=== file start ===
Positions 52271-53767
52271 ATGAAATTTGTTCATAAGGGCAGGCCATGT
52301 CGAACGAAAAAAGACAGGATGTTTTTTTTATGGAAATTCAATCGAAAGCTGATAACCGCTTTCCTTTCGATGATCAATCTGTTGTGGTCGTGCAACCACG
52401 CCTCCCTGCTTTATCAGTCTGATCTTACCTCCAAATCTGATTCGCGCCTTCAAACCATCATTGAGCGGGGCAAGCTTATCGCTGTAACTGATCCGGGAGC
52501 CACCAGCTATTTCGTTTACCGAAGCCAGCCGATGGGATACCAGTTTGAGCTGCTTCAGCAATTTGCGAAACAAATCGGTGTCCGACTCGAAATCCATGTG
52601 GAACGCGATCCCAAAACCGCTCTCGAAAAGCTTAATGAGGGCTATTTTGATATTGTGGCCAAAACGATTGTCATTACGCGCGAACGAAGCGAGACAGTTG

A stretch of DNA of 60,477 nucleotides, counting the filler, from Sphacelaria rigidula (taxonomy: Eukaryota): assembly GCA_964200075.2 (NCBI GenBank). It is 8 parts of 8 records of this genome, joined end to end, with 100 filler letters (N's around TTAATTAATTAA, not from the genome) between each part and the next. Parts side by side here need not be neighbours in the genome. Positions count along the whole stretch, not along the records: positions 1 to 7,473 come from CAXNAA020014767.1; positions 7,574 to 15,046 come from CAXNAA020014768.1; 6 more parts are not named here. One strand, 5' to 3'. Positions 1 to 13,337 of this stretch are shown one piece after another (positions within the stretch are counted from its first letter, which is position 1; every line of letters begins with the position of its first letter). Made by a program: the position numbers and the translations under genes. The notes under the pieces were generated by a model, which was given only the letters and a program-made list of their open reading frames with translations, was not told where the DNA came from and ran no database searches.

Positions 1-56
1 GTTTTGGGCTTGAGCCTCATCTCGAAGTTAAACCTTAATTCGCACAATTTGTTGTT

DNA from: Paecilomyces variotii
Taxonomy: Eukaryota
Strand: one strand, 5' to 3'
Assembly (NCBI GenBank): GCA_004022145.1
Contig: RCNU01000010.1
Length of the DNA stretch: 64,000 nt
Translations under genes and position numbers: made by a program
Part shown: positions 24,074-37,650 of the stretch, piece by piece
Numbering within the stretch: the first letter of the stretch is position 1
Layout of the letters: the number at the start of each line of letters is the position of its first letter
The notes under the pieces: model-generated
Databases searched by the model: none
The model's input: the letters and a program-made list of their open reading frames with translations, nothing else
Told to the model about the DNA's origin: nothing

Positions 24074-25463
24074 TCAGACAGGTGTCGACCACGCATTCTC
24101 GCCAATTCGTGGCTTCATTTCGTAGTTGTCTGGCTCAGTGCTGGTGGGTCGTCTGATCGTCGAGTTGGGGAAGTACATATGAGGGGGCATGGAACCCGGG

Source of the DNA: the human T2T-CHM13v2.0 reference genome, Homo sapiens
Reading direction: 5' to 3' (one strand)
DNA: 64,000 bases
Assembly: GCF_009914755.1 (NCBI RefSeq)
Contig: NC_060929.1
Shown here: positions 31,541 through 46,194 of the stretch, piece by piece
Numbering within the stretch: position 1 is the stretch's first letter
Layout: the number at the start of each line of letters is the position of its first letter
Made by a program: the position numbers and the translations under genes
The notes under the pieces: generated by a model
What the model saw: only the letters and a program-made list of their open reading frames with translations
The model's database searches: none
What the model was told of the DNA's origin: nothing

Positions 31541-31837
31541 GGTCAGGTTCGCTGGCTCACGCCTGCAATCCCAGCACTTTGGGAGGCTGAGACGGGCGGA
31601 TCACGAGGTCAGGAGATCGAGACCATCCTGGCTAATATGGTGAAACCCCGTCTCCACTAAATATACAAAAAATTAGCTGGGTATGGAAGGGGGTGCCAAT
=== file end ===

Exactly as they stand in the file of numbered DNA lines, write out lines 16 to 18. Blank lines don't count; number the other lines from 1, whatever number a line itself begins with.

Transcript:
Translations under genes and position numbers: made by a program
Part shown: positions 24,074-37,650 of the stretch, piece by piece
Numbering within the stretch: the first letter of the stretch is position 1